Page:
Neo-Assyrian (c. 900-600 BCE), Nineveh.

British Museum.

Sumerian headdress, made of gold, lapis lazuli, carnelian, and dates to ca. 2600–2500 B.C.

Kings and nobles became increasingly powerful and independent of temple authority during the course of the Early Dynastic period (2900–2350 B.C.), although the success of a king’s reign was considered to depend on support from the gods. A striking measure of royal wealth was the cemetery in the city of Ur, in which sixteen royal tombs were excavated in the 1920s and 1930s by Sir Leonard Woolley. These tombs consisted of a vaulted burial chamber for the king or queen, an adjoining pit in which as many as seventy-four attendants were buried, and a ramp leading into the grave from the ground.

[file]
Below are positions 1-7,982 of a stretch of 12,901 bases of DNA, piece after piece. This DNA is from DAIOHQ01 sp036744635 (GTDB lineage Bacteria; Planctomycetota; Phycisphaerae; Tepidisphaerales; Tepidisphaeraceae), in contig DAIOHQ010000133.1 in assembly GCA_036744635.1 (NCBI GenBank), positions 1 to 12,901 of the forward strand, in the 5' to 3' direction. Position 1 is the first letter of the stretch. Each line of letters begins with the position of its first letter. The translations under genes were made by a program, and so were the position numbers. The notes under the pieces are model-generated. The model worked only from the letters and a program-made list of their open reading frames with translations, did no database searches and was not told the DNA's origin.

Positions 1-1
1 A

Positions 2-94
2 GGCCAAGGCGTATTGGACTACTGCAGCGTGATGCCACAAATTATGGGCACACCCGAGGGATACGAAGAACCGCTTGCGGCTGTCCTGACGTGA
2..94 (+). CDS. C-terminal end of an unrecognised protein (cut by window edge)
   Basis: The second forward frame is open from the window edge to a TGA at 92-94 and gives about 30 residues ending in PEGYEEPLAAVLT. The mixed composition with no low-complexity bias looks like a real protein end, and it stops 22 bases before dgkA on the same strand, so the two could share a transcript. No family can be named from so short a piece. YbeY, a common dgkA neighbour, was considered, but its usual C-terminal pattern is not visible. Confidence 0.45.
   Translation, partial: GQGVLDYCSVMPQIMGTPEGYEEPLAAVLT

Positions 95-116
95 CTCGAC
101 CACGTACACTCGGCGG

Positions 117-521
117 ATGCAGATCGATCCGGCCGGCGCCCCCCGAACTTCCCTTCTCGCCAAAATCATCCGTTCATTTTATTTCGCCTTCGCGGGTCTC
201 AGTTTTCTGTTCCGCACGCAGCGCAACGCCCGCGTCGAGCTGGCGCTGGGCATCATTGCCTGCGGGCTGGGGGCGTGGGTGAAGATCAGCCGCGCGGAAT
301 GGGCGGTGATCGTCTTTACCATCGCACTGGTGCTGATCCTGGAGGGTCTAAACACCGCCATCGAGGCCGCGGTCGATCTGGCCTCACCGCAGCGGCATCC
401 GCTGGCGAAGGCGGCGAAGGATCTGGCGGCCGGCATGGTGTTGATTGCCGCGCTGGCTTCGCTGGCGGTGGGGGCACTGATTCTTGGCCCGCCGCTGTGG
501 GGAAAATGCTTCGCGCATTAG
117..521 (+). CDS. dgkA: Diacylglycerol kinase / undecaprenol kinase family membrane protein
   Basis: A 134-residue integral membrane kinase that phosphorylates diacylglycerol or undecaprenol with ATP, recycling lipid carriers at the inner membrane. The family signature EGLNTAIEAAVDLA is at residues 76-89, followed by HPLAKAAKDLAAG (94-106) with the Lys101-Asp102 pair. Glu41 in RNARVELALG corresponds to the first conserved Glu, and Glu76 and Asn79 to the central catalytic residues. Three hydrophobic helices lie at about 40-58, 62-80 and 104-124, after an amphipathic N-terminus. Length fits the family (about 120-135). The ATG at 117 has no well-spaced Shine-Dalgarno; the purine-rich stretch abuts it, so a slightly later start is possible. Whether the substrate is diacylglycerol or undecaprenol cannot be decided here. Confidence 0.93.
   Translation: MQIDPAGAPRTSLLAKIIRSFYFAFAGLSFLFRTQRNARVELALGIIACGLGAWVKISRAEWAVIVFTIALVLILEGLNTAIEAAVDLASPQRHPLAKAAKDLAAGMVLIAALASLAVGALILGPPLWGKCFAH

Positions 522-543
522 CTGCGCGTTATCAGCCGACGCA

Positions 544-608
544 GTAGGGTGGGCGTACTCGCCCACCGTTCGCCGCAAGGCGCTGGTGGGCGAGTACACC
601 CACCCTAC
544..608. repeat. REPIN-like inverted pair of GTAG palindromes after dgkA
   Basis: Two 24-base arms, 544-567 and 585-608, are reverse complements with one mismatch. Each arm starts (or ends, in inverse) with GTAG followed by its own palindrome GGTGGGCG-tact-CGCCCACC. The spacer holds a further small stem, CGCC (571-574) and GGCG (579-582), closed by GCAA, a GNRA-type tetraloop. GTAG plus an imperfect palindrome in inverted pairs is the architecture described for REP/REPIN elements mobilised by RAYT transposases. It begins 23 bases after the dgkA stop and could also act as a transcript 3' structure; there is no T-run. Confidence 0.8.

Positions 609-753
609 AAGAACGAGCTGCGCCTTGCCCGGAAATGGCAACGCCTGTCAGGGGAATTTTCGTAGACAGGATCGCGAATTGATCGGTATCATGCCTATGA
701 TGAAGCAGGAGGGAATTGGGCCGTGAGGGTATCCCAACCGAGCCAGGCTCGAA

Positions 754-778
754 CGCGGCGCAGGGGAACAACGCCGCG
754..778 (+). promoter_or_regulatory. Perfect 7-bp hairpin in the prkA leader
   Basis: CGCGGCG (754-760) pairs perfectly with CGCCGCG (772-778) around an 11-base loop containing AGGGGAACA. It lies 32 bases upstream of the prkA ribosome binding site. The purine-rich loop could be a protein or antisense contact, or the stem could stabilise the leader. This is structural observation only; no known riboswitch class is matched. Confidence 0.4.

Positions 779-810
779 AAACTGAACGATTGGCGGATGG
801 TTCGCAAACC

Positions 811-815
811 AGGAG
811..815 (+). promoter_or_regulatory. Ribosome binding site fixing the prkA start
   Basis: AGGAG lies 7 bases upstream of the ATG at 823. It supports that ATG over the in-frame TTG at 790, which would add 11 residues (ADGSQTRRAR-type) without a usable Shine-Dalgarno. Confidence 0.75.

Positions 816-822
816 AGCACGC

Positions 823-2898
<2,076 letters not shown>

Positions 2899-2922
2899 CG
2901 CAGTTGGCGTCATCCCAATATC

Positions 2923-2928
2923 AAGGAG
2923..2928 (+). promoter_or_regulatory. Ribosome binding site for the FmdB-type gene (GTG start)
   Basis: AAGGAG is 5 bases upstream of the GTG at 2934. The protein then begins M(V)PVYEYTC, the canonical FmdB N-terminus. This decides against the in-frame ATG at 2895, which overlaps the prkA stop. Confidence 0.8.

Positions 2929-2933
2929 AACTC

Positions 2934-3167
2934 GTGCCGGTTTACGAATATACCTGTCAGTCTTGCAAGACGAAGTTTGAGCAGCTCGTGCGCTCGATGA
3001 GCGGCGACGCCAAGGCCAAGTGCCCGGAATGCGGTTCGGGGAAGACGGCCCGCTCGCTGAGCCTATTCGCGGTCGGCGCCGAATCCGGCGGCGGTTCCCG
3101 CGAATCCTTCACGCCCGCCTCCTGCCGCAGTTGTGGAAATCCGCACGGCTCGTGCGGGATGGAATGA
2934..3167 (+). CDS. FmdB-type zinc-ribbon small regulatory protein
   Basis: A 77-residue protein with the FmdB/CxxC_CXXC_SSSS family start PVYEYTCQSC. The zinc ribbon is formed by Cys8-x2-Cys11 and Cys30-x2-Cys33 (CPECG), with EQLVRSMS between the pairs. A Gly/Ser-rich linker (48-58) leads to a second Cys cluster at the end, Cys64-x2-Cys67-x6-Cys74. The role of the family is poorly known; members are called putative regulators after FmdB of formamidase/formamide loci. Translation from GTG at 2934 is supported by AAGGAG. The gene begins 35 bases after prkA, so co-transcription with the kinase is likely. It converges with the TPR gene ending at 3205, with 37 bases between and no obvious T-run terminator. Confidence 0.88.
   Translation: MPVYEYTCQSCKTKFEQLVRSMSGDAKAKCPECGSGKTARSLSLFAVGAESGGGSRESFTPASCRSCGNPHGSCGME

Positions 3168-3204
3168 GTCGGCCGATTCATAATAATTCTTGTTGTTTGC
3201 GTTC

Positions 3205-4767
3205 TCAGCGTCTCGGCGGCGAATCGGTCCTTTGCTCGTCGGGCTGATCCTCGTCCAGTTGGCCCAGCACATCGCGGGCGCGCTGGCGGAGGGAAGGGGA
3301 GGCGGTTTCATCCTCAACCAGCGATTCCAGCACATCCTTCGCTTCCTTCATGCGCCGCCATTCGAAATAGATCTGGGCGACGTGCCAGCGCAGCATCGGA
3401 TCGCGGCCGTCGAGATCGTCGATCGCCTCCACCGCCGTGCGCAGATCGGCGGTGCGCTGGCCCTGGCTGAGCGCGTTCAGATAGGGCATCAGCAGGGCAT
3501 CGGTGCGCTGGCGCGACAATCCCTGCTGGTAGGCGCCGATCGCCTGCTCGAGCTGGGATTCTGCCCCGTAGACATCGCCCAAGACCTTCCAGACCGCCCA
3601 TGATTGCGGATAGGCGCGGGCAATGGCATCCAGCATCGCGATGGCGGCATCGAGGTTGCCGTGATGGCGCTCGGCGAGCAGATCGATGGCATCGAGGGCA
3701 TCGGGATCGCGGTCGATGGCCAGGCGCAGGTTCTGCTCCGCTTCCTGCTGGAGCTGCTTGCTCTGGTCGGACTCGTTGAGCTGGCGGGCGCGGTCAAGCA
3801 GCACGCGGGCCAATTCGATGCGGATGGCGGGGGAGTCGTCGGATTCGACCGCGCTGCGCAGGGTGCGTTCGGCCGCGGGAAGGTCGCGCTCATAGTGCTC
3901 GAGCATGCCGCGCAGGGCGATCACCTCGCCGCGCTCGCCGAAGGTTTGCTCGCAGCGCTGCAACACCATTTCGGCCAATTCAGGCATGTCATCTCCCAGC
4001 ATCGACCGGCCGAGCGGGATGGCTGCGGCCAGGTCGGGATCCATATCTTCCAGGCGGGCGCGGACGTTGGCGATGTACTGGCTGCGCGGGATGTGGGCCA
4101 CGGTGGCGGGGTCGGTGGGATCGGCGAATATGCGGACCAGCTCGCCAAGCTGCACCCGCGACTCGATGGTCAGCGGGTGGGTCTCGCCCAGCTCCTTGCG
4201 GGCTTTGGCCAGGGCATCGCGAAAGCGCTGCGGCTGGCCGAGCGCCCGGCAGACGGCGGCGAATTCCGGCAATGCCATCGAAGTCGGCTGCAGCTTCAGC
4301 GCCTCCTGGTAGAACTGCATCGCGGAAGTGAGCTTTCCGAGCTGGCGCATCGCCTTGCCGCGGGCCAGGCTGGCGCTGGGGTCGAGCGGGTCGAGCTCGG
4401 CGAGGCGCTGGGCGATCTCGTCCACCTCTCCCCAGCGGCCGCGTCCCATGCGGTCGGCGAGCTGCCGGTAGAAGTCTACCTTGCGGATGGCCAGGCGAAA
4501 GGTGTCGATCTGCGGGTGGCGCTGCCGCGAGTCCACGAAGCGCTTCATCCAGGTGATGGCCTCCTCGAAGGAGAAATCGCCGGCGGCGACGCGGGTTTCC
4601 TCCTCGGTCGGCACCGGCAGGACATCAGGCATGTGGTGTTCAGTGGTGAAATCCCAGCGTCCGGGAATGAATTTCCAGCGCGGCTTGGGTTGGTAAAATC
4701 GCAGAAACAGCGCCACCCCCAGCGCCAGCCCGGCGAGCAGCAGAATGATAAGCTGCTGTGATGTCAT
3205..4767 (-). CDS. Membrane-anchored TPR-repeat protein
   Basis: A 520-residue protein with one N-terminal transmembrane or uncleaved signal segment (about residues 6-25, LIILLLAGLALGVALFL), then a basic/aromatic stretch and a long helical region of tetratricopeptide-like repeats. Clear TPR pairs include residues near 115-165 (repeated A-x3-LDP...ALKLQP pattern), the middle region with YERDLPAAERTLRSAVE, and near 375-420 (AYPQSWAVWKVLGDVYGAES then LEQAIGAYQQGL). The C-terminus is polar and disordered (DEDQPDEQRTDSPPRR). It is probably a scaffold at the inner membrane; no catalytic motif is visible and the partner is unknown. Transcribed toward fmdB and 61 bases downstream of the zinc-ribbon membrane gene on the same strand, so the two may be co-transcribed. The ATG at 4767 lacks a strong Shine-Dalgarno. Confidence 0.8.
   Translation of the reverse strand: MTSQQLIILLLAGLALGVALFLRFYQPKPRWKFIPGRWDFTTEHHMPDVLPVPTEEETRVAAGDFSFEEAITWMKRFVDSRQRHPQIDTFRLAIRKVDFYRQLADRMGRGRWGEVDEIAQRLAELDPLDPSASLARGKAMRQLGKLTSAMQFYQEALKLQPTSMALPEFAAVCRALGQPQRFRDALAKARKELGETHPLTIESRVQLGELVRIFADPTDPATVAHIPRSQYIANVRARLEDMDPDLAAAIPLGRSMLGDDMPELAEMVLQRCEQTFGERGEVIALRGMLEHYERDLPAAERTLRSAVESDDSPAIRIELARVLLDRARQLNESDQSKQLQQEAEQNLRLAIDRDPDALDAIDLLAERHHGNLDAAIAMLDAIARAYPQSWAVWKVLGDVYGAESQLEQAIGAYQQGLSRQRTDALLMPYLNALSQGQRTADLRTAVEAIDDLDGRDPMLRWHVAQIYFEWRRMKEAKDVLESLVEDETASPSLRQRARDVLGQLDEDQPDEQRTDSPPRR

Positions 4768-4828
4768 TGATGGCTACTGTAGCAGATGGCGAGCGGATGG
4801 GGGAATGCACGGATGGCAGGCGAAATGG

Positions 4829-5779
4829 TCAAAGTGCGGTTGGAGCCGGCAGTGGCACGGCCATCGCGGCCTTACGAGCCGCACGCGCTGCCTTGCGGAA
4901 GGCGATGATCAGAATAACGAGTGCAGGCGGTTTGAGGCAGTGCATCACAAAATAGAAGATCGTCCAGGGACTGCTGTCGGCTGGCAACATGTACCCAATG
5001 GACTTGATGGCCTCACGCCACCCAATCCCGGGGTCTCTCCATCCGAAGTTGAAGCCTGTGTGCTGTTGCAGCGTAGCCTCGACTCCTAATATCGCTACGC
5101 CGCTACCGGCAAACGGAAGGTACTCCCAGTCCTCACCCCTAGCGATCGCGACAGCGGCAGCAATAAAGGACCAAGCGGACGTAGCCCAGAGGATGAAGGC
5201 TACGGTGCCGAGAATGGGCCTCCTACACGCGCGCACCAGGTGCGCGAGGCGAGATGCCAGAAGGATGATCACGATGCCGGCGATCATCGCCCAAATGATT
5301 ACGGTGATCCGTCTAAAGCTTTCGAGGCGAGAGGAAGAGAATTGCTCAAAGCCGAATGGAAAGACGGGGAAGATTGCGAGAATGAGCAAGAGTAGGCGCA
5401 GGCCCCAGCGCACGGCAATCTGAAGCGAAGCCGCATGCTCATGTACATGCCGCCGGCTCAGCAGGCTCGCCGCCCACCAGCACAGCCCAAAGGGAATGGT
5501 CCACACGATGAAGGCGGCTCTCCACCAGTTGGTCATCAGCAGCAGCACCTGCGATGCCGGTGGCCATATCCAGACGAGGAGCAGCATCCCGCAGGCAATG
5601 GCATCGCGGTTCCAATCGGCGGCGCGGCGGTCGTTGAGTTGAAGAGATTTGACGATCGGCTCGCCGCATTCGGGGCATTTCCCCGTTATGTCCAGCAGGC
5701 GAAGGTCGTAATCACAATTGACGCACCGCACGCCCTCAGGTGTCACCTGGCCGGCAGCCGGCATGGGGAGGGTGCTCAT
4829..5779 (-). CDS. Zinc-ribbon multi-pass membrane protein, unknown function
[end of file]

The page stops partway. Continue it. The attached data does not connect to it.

This delicate chaplet of gold leaves separated by lapis lazuli and carnelian beads adorned the forehead of one of the female attendants in the so-called King’s Grave. In addition, the entombed attendants wore necklaces of gold and lapis lazuli, gold hair ribbons, and silver hair rings. Since gold, silver, lapis, and carnelian are not found in Mesopotamia, the presence of these rich adornments in the royal tomb attests to the wealth of the Early Dynastic kings as well as to the existence of a complex system of trade that extended far beyond the Mesopotamian River valley. (met)

Courtesy of & currently located at the Metropolitan Museum of Art, New York, via their online collections33.35.3.